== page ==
But there was some noteworthy (if unsurprisingly rather heavyweight) art-house fare on show in the Competition this year. Nuri Bilge Ceylan impressed jury and critics alike with his three-hour-plus Chekhovian drama Winter Sleep about a wealthy, retired actor who runs a mountaintop hotel and fills his days with writing and dealing with his failing marriage. Russian director Andrei Zvyagintsev draws more decisively on Tarkovsky’s inheritance in the poetic imagery and the gravity of his slow-paced, powerful and elusive thriller-drama Leviathan.

The usually slightly neglected midnight screenings were strong this year with David Michôd’s The Rover, his superb follow-up to Animal Kingdom (2010), and Kristian Levring’s conventionally plotted but deftly crafted Danish Western The Salvation. The third film screening at midnight was Chang’s rather predictable and slightly dull thriller The Target, which fell short of expectations but still managed to deliver the fun, big-screen action spectacle it was intended to be. In comparison, and more convincing in its mission to prove that the crafty and clever Korean crime thriller is not dead, was Kim Seong-hun’s A Hard Day.

Watch the trailer for The Rover:

Apart fom Lost River, the other standouts in the Un Certain Regard selection included Argentine director Lisandro Alonso’s unwieldy and progressively surreal drama Jauja and the only German festival entry, Amour Fou, Jessica Hausner’s rigidly stylised but original and witty portrait of the troubled Romantic writer and poet Heinrich von Kleist and his accomplice Henriette Vogel in the lead-up to their joint suicide in 1811. Typically, this year’s crowd-pleasing Un Certain Regard winner, Kornél Mundruczó;’s White God , split the critics once again: some saw it as clumsy and misguided social commentary, while others reacted warmly to the remarkable acting range of the dogs starring in the film.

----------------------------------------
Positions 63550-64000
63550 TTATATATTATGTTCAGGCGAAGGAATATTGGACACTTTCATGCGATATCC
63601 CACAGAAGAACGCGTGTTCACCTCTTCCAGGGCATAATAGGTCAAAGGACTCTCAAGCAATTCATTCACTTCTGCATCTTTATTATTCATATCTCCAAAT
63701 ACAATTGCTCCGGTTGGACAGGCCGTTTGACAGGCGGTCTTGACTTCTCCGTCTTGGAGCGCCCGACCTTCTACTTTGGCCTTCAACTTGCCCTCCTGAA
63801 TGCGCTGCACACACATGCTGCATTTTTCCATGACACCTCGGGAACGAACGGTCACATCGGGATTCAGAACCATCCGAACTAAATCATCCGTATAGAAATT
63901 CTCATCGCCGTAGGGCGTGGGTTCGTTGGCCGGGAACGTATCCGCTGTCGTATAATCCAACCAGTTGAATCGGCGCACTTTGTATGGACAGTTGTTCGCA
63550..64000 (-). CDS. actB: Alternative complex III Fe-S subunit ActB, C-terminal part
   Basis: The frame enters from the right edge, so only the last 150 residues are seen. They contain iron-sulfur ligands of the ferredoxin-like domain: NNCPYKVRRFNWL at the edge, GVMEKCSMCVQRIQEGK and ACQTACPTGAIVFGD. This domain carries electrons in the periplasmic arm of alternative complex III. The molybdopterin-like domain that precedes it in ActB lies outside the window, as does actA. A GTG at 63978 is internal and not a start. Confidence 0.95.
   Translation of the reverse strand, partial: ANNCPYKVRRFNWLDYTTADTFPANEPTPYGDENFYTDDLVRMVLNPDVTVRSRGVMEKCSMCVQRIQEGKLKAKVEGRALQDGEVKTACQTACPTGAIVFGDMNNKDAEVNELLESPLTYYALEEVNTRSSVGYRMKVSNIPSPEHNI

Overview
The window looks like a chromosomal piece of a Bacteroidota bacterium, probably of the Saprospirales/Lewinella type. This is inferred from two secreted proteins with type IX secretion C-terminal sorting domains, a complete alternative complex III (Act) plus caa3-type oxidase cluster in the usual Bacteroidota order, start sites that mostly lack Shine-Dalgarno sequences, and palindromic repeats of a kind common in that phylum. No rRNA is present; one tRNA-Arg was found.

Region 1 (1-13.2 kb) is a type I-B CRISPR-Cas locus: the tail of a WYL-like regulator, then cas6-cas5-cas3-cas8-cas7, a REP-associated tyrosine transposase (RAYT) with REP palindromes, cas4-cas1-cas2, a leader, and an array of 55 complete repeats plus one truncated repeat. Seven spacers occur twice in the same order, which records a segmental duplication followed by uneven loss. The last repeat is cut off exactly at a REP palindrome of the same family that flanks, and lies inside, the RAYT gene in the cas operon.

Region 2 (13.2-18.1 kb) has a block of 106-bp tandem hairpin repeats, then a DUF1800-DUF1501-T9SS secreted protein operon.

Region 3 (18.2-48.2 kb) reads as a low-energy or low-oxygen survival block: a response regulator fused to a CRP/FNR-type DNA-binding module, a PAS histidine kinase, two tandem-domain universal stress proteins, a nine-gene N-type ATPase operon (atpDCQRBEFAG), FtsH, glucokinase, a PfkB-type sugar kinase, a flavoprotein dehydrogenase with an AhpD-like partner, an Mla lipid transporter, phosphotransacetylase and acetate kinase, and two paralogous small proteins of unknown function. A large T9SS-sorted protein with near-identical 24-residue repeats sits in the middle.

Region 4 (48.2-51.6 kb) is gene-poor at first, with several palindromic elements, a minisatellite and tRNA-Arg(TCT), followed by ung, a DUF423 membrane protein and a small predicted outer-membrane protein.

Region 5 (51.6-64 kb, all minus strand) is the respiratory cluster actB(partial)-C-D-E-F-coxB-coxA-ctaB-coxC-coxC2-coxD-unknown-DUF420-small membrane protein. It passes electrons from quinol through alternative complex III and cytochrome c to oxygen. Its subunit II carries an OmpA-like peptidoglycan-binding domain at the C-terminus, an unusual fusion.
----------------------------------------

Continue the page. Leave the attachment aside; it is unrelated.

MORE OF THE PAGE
On the whole, even with (or perhaps because of) the wide diversity in the reception of the films and a little less hype about the programme, these highlights prove once more that Cannes remains a great hunting ground for the weird, wild and unexpected.

Check out our previous Cannes coverage.

Festival report by Pamela Jahn

Once upon a Time in the World of Nuri Bilge Ceylan

Once upon a Time in Anatolia

Format: Cinema

Dates: 16 March 2012

Venues: Key cities

Distributor: New Wave Films

Director: Nuri Bilge Ceylan

Writers: Nuri Bilge Ceylan, Ebru Ceylan, Ercan Kesal

Original title: Bir zamanlar Anadolu’da

Cast: Muhammet Uzuner, Yilmaz Erdogan, Taner Birsel

Turkey 2011

150 mins

Combining relatively modest working methods with a highly distinctive visual sensibility, the films of Turkish filmmaker Nuri Bilge Ceylan eloquently speak of the emotional impassivity that is an affliction of 21st-century living.